Tuesday, April 18, 2017

Slice of Life - The Goose Patrol

Thank you, Two Writing Teachers, for giving us a writing community to join each week.

     I started out this week in a funk.  This is unusual as I'm ordinarily cheerful and positive.  I couldn't put my finger on exactly why I was feeling a little depressed, but alas, there it was.  Maybe because there are three more days of testing this week, and I miss my regular schedule with the kids?  Or that the weekend was so fun, and I wasn't ready for Monday? I don't know. Shortly after I arrived at school, I got this text from my husband: "Sorry, but I am going to make your funk worse.  Goose patrol just walked by nest..."  There's more, but I'm going to spare you the details.  However, I'll give you some background on the Goose Patrol.

     As many of you know, we moved into our lakeside condo a year ago this April.  It's a wonderful place.  We love the shade trees that bloom in the spring, the blue herons and bald eagle that soar over the lake, the skidding landings of the ducks in the water, the incredible colors of the sunrises and sunsets, and yes, even the constant honking of the geese.  One of the first experiences in our new condo was spotting a nesting goose right at the edge of our back yard, on the edge of the lake, her fiercely protective gander floating by her side.  I snapped the photo above, and eagerly watched her faithful nesting, waiting for her goslings to one day appear.

     Much to my dismay, however, a group of men came by one day while I was at school (Ed was at home, showing some friends our newly moved-into place) bearing rakes and screwdrivers and wearing brightly colored vests.  Their mission?  To destroy goose eggs around the lake.  This is not an easy task - if you know geese, they are vicious when protecting their eggs and young.  "My" goose was discovered, and her eggs were smashed.  Our friends witnessed the deed, not entirely realizing what was going on until afterward, and were horrified.  Ed didn't tell me for a while because he knew I'd be sad.  He finally caved after a couple days because I was posting updates on the nesting on Facebook and he couldn't take it anymore.  One of the saddest things is that the geese keep on nesting for a while because they don't realize the eggs won't ever hatch.

     Now understand this.  I grew up a country girl.  I'm pragmatic when it comes to animals (although, I do admit I become very attached to most animals).  I was even a bird hunter.  We investigated and learned that this is a sanctioned practice - the Goose Patrol has permission to do this, so no need to protest too much.  I know that some people hate geese.  I know they are messy and problematic.  I know they are pests. I know their poop is disgusting and can cause diseases.  I know they are loud and obnoxious. I know all that, and I understand the need to keep the goose population down. Animal overpopulation is bad - they end up competing for resources and interfere with humans.  But dang it, I wanted to see those goslings hatch!

     Fast forward to yesterday.  Our front landscaping has a tiered wall that leads down to the grass below since we're on a hill.  I discovered a goose nesting just down from our main landscaping and on the mulched area on the wall below.  It's several feet up from the grass beside the lake.  A perfect spot!  She was hidden from above AND below.  Her only give-away was the gander floating on the edge of the lake below.  Well, that and her loud hissing whenever you came near.  That's how I discovered her as I was checking out the emerging perennials.  I smiled, thinking that we were co-conspirators - she may just "stick it to the man" nesting there!  I silently willed her to keep quiet and wished her good luck.  Meanwhile, I saw a couple other goose families that got by the Goose Patrol.  Yay!  I hoping for this one.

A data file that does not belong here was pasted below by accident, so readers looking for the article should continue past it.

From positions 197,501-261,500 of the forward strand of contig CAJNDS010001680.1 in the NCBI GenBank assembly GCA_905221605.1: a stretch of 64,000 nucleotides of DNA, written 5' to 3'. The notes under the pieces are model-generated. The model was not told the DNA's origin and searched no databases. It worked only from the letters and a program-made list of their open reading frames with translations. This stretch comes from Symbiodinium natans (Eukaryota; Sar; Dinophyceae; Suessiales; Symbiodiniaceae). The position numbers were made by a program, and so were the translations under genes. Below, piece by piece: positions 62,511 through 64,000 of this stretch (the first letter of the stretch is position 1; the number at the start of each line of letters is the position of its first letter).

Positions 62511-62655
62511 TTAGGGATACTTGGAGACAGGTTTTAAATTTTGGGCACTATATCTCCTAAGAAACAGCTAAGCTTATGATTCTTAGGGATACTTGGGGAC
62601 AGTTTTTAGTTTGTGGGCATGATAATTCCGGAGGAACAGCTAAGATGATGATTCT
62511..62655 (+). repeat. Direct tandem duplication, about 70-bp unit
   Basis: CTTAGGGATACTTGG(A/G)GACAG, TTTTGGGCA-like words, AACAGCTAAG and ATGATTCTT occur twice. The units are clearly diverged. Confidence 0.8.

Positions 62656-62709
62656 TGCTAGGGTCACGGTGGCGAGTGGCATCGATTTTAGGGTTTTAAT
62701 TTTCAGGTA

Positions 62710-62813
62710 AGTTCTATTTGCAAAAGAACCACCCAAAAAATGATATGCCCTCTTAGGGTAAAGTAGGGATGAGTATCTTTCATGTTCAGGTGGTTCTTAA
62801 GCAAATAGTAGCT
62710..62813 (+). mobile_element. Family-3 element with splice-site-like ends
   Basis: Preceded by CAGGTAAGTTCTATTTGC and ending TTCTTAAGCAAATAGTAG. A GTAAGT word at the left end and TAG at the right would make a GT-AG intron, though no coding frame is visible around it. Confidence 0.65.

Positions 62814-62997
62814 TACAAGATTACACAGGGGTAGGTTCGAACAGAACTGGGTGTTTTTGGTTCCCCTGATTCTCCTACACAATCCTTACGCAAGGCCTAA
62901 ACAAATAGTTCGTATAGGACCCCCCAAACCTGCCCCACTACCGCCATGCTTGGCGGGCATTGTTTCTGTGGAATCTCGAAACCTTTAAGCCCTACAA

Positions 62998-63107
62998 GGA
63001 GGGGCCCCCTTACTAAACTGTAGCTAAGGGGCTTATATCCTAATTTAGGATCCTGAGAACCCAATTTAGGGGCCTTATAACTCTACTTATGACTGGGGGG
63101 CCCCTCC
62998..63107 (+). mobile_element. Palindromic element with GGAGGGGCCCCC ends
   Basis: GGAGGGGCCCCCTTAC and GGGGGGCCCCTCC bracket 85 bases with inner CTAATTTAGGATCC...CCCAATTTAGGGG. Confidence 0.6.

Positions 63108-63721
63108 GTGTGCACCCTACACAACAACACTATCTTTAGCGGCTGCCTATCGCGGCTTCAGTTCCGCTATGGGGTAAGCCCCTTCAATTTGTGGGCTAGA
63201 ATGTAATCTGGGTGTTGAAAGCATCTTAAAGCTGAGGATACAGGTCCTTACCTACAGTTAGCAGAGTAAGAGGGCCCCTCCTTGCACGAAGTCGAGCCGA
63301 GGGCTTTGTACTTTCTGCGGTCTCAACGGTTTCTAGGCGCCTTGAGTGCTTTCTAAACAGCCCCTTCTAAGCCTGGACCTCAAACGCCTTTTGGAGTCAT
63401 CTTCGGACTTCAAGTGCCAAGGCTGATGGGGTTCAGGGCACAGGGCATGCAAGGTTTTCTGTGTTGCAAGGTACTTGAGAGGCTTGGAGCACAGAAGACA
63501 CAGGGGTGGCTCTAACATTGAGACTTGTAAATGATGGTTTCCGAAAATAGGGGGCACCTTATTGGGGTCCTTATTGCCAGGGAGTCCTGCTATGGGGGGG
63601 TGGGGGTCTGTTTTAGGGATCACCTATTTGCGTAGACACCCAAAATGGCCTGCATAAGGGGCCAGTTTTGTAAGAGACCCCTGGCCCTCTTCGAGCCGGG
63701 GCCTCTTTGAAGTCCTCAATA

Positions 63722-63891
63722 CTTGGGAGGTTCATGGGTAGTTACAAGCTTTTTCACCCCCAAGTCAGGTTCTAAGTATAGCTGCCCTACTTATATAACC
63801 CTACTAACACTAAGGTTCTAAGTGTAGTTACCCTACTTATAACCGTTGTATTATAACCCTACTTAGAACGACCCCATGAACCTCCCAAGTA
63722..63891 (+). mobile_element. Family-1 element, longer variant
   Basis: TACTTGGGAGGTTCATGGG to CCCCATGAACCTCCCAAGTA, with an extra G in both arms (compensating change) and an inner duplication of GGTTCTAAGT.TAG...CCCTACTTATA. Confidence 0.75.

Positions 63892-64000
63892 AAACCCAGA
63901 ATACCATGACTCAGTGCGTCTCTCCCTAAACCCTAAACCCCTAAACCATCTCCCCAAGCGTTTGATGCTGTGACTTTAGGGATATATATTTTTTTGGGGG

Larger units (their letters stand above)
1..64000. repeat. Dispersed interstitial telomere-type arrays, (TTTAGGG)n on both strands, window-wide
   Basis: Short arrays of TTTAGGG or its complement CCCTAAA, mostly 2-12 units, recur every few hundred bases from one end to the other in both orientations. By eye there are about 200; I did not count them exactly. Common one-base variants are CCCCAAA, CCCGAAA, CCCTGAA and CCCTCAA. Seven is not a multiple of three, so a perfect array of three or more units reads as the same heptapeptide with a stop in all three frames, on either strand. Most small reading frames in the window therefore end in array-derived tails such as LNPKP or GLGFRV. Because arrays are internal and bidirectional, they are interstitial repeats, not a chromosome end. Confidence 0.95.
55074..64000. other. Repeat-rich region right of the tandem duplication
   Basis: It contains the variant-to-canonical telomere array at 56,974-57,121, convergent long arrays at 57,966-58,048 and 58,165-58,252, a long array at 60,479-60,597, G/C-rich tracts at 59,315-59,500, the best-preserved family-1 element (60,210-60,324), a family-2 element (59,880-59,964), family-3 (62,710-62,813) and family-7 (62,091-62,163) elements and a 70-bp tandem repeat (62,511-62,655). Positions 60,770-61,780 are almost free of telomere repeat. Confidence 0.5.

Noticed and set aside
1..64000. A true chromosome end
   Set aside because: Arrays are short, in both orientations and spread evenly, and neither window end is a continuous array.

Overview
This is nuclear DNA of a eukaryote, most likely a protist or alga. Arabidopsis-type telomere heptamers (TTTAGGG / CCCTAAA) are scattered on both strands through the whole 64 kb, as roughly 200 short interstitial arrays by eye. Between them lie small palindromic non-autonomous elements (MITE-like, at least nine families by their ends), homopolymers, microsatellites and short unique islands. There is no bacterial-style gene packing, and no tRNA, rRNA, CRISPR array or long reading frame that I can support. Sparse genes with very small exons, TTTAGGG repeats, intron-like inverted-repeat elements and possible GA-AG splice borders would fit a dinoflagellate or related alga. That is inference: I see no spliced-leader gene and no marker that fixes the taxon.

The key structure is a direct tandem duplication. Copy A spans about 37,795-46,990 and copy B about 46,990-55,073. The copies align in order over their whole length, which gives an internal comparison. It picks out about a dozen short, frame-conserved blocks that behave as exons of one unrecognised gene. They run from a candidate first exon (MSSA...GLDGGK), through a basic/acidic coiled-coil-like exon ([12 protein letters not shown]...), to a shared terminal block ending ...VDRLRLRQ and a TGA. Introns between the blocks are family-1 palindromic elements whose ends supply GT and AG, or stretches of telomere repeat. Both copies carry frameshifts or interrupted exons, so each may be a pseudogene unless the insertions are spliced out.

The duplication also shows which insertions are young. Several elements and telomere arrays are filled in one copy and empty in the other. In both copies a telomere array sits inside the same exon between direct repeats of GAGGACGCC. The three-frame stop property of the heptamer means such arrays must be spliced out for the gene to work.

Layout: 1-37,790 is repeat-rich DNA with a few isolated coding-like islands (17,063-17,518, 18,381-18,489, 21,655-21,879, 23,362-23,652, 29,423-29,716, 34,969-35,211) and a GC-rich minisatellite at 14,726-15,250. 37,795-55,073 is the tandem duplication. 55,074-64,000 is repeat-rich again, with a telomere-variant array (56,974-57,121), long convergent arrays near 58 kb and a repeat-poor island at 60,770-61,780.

It wasn't to be.  When Ed started his text that way, I knew they found her.  He felt really bad about it because he knew I was rooting for her (he's actually not a fan of geese, but knows I am, so sympathizes). Apparently, they almost walked by her, and even the gander had stepped away for a few, which helped in not drawing attention to a potential nest, but one of the guys got too close, and she hissed and spread her wings, giving away her position.  They moved in for the kill. Unfortunately, she hasn't figured this out yet and is still sitting there.  My mood has barely improved...


  1. If we could only arm the geese, give them a fighting chance -

  2. Oh, I love learning more about you and I hear you understand why the Goose Patrol exists but there is sadness. Sadness takes time and hope.

  3. How awful... I'm not a fan of geese either but I totally love seeing their sweet little babies. :) I'm sorry about your loss.

  4. I love this argument here! I love how you anticipate the counter, and push back! And there's so much voice. This is a great piece of writing! And I love how Ed was trying to protect you from all this too.

    1. I didn't think of it as argument writing, but I guess it is! Thanks for pointing that out. :-) Poor Ed. Ha.

  5. Oh my, Holly. I am so sorry! Last summer we watched geese at my parents' lake. One day while I was still visiting, they hatched. By the last day, the crew had been reduced by only one. I hate to think how heartbreaking it would have been if there was a goose patrol. We so enjoyed watching this natural event. My mother was amazed at how clean the geese left their nesting area when usually they poop everywhere. I can really empathize with your mood.

  6. Oh Holly, your love and respect for animay. Like you, there is a part of me with her.